Maguey worm

Maguey worm
White maguey worm, meocuiles
Scientific classification
Kingdom: Animalia
Phylum: Arthropoda
Class: Insecta
Order: Lepidoptera
Family: Hesperiidae
Genus: Aegiale
Species: A. hesperiaris
Binomial name
Aegiale hesperiaris
Chinicuiles for sale at a Mexican market.

A maguey worm (Aegiale hesperiaris) (Spanish: gusano del maguey, chinicuil) is one of two varieties of edible caterpillars that infest maguey and Agave tequilana plants. [1][2]

The white maguey worms, known as meocuiles, are caterpillars of a butterfly commonly named "tequila giant skipper," Aegiale hesperiaris. [3]

They are found usually in regions of Central Mexico, on the leaves of Agave tequilana, Family Agavaceae plants, and not on cacti, as is often erroneously reported. Aegiale hesperiaris butterflies deposit their eggs at the heart of the leaves of agaves. The larvae then eat the flesh of the agave stems and roots, sometimes boring out the agave completely.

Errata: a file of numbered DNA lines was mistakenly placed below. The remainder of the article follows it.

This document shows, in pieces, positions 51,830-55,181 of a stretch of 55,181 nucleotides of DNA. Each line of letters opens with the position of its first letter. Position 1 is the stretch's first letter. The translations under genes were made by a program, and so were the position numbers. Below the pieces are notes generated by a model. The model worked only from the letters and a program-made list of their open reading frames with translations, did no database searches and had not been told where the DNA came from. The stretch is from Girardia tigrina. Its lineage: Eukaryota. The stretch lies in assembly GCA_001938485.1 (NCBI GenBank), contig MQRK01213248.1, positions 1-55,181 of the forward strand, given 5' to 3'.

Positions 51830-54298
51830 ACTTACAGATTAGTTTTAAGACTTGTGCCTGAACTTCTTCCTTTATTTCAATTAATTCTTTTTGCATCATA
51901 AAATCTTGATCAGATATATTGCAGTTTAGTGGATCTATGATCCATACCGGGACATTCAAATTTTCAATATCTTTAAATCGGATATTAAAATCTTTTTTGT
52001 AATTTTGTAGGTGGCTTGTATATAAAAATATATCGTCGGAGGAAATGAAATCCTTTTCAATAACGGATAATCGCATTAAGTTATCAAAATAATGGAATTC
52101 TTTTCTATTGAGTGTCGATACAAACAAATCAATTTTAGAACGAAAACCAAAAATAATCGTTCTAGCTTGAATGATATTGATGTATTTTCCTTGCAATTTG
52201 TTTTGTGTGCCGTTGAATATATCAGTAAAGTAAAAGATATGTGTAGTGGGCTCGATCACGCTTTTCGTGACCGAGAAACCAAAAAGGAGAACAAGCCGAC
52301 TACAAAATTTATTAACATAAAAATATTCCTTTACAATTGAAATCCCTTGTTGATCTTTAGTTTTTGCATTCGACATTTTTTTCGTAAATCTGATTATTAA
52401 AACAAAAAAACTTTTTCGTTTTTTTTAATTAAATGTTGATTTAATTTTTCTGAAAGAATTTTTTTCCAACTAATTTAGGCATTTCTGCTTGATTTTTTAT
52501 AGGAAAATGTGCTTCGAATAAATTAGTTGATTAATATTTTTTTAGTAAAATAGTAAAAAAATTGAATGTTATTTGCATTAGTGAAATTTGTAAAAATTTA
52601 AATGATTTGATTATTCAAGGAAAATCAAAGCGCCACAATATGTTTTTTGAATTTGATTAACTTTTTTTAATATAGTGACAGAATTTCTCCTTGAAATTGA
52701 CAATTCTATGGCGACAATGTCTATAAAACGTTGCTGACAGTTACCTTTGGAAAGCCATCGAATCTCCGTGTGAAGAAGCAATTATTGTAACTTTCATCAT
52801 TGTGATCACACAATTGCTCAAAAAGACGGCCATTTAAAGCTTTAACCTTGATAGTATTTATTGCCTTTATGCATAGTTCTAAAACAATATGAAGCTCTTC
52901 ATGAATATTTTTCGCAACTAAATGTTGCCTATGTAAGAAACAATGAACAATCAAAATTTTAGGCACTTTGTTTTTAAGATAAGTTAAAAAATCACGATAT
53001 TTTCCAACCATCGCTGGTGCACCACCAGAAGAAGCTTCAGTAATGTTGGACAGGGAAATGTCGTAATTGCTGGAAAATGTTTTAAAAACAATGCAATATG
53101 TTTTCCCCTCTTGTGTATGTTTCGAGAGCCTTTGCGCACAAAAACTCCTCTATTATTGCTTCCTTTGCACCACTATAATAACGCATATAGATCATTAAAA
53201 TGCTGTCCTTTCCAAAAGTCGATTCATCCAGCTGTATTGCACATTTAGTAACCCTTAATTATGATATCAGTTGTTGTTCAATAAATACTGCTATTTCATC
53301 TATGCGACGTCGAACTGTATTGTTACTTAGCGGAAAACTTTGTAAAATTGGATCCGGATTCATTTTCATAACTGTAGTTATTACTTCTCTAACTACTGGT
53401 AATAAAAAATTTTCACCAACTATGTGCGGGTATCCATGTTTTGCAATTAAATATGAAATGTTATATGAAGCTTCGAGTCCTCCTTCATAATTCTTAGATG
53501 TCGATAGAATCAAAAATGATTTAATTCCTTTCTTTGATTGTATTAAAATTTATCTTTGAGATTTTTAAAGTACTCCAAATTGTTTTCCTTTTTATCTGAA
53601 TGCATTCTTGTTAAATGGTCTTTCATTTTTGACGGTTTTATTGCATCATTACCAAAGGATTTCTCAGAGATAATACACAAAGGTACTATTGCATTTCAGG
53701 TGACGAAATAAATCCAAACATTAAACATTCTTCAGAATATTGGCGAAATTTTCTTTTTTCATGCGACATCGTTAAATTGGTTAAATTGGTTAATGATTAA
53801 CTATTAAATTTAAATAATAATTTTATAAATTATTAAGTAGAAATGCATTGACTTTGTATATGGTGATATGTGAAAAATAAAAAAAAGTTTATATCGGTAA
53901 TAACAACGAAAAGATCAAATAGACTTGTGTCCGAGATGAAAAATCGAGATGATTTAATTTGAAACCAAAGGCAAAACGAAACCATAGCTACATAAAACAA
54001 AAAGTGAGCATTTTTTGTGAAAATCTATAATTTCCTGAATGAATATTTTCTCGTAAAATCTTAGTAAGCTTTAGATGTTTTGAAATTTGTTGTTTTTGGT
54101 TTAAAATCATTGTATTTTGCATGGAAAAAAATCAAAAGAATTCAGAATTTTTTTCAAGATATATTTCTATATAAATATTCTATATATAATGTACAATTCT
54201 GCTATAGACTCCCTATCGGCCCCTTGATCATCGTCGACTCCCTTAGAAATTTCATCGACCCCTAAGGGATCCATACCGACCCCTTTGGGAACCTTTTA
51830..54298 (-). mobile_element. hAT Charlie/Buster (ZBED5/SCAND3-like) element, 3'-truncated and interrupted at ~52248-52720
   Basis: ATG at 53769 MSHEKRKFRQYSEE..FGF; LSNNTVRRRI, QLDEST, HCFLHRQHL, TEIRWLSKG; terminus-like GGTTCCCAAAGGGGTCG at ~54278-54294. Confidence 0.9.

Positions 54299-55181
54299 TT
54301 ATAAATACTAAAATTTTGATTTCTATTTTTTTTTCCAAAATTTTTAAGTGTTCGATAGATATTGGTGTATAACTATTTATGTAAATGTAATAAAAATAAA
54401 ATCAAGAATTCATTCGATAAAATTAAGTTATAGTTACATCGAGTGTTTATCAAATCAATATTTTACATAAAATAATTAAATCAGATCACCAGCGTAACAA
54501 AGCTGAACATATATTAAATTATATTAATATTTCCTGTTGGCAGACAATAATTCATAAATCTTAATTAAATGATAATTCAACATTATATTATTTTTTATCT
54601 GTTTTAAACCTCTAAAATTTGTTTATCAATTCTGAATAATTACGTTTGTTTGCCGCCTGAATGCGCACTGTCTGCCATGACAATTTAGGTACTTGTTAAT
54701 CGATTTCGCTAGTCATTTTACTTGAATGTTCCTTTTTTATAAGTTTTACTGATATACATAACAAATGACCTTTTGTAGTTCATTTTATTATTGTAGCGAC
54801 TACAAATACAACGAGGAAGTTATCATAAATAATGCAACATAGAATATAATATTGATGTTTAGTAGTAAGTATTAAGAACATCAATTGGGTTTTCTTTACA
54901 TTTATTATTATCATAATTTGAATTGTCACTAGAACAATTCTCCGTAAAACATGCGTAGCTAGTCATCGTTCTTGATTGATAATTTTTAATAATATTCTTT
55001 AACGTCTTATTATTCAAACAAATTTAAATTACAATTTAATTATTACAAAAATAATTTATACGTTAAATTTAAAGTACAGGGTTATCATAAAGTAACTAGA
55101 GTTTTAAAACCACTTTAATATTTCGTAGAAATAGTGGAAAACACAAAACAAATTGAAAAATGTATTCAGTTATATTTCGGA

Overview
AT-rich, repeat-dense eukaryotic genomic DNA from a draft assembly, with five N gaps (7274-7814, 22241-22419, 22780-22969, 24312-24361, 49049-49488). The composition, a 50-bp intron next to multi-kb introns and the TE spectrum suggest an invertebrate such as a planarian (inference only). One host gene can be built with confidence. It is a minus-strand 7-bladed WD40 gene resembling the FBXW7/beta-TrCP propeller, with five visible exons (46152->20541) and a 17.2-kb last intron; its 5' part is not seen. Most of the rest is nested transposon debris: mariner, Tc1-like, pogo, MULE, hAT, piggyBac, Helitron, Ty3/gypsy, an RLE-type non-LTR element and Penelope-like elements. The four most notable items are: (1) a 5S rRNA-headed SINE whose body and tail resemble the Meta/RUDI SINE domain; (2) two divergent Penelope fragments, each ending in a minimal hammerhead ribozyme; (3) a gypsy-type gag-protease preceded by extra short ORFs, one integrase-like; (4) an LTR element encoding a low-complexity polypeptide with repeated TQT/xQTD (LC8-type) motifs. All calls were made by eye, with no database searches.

The red maguey worms are known as chilocuiles, chinicuiles or tecoles, and are the larvae of the moth Hypopta agavis. These infest the core and roots of the maguey plant, often in a glutenous mass. Along with agave snout weevil larvae, red maguey worms are one of the types of gusanos found in bottles of mezcal liquor from the Mexican state of Oaxaca.

When fully mature, these caterpillars appear fleshy-red and can measure up to 65 mm. They are considered a highly nutritious delicacy in Mexican cuisine. One 100-gram serving contains over 650 calories, or the equivalent of two plates of rice. While they are sometimes eaten alive and raw, they are also considered delicious deep fried or braised, seasoned with salt, lime, a spicy sauce and served in a tortilla.


External links